A total of 319 out of 559 questionnaires were returned (57%). Thirty-four, all from the UK, described teaching methods. Fifteen centres sent us further details. Table 1 summarises this information.

Table 1 Methods of teaching and assessment of junior doctors


Thirteen centres provided a presentation by paediatric pharmacists which lasted 30–60 min, usually at doctors’ induction. The content is shown in fig 1. Eleven taught correct drug chart completion and seven discussed common prescribing errors. One hospital used a computerised prescribing programme to teach drug calculations and included a formative assessment. Ten centres provided doctors with an induction pack containing medicine codes, drug charts, example errors, policies, descriptions of cases and calculation examples.

Figure 1 Content of presentations.


Three centres provided a workbook. Each followed a similar format (advice about completing drug charts, handwriting, date, time, route, drug and signature) and each contained calculation questions, unit conversions, charts with errors to identify and charts to complete. One workbook was self marked and pharmacists or consultants marked the others. In one case if a doctor performed poorly, their supervisor was informed.

Practice questions

Four centres provided practice questions. One distributed these before with answers discussed at induction, one was distributed at induction with ideal answers discussed, and two were handed out afterwards for future practice. Three contained questions on unit conversions, dose calculations, route, regimen and infusion rates. The other contained four questions, each with patient information to calculate drug doses and frequency.

Assessment of competency

Three centres tested prescribing competency. One had four questions10: the child’s age, weight and drug were given and required calculation of the dosing regimen. This test was marked during the session and answers were discussed. Any doctor performing badly was required to resit the test. Doctors failing every question were subsequently not allowed to prescribe independently until they passed the test. The other tests (at sites A and C) are detailed below.

Interviews and observations

Site A

All junior doctors were required to undertake training and pass an exam on the hospital intranet as part of a national modular training scheme. The exam was devised by a pharmacist based on common errors. It contained 10 scenarios and questions with true/false options. Students were expected to achieve at least 70%. If they did not, individual training was provided. Once the test was submitted, it was computer marked. The trainee could access the results/pass mark and go through each question to identify errors.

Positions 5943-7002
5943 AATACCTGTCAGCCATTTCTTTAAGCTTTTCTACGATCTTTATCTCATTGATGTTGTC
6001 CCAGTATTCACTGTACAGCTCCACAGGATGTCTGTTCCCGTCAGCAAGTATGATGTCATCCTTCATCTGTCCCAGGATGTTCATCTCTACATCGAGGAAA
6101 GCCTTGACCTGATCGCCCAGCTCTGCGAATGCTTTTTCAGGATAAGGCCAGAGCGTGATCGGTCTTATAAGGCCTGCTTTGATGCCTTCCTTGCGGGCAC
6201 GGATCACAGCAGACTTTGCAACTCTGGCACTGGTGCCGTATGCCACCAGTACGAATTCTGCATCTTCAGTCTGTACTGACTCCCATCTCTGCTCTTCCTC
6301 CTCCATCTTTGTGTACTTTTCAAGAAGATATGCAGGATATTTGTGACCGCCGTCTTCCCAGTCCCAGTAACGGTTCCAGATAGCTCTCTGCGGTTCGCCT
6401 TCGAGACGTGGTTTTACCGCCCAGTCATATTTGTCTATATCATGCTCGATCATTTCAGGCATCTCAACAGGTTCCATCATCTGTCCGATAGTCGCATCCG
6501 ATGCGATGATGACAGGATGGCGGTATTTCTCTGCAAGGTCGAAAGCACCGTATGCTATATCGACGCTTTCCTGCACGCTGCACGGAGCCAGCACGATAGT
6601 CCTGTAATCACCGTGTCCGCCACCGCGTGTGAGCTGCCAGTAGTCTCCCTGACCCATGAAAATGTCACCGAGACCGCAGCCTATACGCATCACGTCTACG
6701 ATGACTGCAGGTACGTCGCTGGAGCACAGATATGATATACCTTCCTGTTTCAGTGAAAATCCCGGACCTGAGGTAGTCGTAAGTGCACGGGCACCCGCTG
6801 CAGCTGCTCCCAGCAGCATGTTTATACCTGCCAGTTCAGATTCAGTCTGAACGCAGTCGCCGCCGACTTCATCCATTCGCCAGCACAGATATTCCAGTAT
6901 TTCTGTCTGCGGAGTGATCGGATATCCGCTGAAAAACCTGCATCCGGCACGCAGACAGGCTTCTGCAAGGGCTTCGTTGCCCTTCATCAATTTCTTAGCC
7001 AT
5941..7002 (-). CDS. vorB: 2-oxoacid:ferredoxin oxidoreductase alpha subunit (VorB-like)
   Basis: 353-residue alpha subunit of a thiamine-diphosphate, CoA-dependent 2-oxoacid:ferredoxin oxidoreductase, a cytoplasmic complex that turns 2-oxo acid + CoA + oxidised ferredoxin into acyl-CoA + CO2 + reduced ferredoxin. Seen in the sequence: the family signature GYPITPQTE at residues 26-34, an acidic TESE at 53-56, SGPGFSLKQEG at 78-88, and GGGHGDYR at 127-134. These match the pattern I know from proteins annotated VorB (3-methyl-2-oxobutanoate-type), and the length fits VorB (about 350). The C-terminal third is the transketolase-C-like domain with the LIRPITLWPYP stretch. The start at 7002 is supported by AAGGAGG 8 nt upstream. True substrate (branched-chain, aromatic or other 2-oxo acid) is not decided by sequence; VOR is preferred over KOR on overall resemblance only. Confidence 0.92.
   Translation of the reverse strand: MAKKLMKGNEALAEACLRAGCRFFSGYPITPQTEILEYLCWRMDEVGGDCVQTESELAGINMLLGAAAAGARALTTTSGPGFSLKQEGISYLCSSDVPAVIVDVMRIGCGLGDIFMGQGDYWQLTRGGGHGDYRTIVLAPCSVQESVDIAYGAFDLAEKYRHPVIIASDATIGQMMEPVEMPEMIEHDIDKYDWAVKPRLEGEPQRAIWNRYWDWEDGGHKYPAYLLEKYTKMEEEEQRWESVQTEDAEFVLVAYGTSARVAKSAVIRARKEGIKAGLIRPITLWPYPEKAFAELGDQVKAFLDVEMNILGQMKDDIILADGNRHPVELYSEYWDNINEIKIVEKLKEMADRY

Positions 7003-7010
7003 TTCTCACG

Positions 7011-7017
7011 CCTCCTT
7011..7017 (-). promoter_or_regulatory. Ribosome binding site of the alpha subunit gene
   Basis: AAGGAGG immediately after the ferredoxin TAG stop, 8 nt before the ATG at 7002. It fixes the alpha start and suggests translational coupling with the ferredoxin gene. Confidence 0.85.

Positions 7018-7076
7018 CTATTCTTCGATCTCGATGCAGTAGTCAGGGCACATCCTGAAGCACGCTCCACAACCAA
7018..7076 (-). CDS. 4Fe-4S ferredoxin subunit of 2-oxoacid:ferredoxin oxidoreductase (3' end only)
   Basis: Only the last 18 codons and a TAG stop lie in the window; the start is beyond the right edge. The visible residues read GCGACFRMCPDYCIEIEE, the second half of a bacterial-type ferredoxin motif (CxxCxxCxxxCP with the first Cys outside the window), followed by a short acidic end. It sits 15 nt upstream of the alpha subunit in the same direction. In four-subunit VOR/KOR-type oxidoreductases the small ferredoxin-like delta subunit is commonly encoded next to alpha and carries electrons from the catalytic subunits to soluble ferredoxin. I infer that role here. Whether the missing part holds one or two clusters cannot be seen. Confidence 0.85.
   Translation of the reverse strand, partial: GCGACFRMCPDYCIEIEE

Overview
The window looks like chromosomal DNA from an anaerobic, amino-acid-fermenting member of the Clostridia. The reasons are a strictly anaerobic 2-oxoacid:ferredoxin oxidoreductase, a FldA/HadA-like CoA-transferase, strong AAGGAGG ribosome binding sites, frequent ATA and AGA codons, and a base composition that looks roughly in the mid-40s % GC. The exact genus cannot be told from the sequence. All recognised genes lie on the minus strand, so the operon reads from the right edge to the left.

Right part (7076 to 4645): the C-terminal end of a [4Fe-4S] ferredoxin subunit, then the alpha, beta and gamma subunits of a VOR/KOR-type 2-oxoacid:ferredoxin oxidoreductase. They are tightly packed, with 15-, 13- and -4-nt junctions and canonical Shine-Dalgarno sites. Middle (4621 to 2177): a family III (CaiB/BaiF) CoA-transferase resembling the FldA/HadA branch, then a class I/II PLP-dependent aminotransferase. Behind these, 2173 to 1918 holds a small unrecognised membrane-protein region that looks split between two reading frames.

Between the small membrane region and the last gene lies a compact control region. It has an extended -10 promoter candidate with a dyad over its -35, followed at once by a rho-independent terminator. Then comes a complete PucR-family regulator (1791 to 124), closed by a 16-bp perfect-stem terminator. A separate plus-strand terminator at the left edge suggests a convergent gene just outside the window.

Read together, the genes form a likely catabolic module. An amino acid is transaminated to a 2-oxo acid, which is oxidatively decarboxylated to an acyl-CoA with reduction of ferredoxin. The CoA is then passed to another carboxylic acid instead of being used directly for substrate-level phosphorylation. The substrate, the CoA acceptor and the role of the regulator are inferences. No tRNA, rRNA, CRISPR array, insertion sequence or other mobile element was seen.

Advantages reported included:

  • the module could be accessed from home,

  • it was a good assessment tool giving baseline understanding of prescribing issues,

  • it was flexible,

  • it was easy for staff to monitor whether students had completed the test.

Reported disadvantages included:

  • online training does not replace practical teaching,

  • there were some ambiguous questions.

Site B

Junior medical staff were expected to complete a 1-day workshop covering general prescribing issues including calculations before beginning their placement. The workshop was considered to provide an opportunity for doctors to meet pharmacy staff, but not all had access to it as it only ran once a year.

Site C

Doctors completed calculations which were returned to a pharmacist who provided individual feedback. Extra support was given to doctors failing to meet the 100% pass rate. The programme was said to:

  • reduce dose calculation errors,

  • provide staff with opportunities to become familiar with protocols and formulary,

  • provide substantial support to staff with problems,

  • fulfil college requirements,

  • give other staff confidence in doctors’ competence,

  • standardise practice.

The main problems were:

  • arranging lectures and workshops to suit medical and pharmacy staff,

  • the large amount of information to absorb,

  • the 2-week return for completed calculations was difficult,

  • errors possibly made due to workload and not lack of knowledge,

  • problems when a doctor was not deemed competent.


Little is known about how we teach and assess prescribing competency. GMC guidelines and a suggested medical student teaching curriculum exist, but these are not comprehensive.15 No guidelines concerning the knowledge base or assessment of paediatric prescribing are available.